Okay, back to work.  And, yeah, word to the wise - If you plan to paint anything, don't bury your painting supplies behind everything that was previously floating around your basement.

Friday, April 26, 2013

The Blessing of Friendship

I'm so blessed to have some really great friends.  And I've got them all over the place! 

I have great friends in Europe who are so encouraging from afar. 
I've got wonderful church friends who like to have fun when it's time to have fun and who will gather around to care and pray when there is need for that.
I've got summer Family Camp friends who stay in touch throughout the year.
I've got friends from school days who have persisted in staying in touch with me.
Of course, I have friends in my family.  Sisters and cousins are good that way.
I have friends who crossed paths with us in years passed and I've held on to them because they are too valuable to let go.
And I have a fabulous network of friends within my neighbourhood!

I'm planning to be out tonight, visiting with a group of friends who have been meeting about once a month for a quite a few years now.  It's been so much fun to see how our friendships have grown.  We're comfortable being ourselves.  There is no pretending to be someone else.  We're okay with being different from each other, making different choices for our families, having different political leanings.  We treasure how valuable a good friend is.

The thing I love most about a good friend is knowing that she (or he) will be there, whatever the need may be.  A whole bag of sugar?  A ride to the auto shop? A hug and a shoulder to cry on?  Someone to laugh with over tea and brownies?  Someone willing to help with a bag of groceries for a stranger in need?  These ladies rock.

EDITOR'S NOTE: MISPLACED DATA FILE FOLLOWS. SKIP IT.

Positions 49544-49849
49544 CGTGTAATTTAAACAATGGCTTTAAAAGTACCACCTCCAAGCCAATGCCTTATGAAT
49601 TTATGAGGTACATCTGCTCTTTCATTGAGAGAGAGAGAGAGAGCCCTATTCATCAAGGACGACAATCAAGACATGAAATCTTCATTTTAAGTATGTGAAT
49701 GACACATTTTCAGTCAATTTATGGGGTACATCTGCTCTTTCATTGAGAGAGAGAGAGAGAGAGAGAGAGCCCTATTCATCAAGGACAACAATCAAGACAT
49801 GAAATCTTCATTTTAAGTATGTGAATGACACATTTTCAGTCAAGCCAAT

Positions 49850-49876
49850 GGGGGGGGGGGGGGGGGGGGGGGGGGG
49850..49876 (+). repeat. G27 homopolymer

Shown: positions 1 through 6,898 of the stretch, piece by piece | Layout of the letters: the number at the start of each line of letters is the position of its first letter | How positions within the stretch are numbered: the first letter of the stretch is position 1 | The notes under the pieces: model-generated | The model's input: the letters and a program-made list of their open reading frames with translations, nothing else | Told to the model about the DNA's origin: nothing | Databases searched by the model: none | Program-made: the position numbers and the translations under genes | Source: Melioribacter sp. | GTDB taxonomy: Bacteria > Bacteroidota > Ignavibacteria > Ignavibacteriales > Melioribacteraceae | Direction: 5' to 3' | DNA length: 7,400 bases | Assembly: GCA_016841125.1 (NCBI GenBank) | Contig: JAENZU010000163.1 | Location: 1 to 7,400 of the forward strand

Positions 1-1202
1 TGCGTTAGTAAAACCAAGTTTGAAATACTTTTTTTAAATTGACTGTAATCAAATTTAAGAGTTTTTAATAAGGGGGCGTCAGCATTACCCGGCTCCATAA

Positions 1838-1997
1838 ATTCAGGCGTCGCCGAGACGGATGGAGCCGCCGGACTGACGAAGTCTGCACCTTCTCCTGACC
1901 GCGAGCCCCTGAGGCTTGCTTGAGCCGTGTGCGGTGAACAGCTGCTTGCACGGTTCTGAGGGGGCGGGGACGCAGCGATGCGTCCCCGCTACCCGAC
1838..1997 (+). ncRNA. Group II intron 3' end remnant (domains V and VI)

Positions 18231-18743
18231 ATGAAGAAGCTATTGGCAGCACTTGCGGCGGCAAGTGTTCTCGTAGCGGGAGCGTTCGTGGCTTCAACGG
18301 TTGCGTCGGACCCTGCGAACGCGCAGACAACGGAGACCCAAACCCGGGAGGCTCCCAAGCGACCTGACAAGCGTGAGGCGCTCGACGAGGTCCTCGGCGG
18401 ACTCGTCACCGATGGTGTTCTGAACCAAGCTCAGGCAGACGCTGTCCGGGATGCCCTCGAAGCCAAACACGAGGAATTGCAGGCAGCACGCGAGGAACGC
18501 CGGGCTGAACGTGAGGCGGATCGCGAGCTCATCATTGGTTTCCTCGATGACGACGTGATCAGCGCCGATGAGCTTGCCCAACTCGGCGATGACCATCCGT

In chatting with another sweet friend yesterday, I realized how rare it is to have this many rockin' awesome friends.  My friends encourage instead of tearing down.  They help and build others up instead of always draining the life out of people.  They are full of love and joy.  The more I think about it, the more I realize that they show what it means to have the fruit of the Spirit...


If you don't have friends like that, find some.  Or find one.  And then find out who that person's friends are.  That kind of friend is invaluable!

Thursday, April 25, 2013

The best Mother's Day present

May I suggest, with Mother's Day approaching, that the moms reading this consider asking for a life-changing gift this year?  Instead of flowers and dinner out, have dinner in and ask for one of these...

There are a few organizations (Compassion International, World Vision, and others) that have gifts you can purchase for another family. $40 buys a pig for a family who may be facing starvation. $79 gives a family clean drinking water for life.  $52 can send a girl to school for a year.  It doesn't have to be expensive either.  $10 gives a family the seeds to start a garden, plus guidance from workers who can teach them about sowing and harvesting.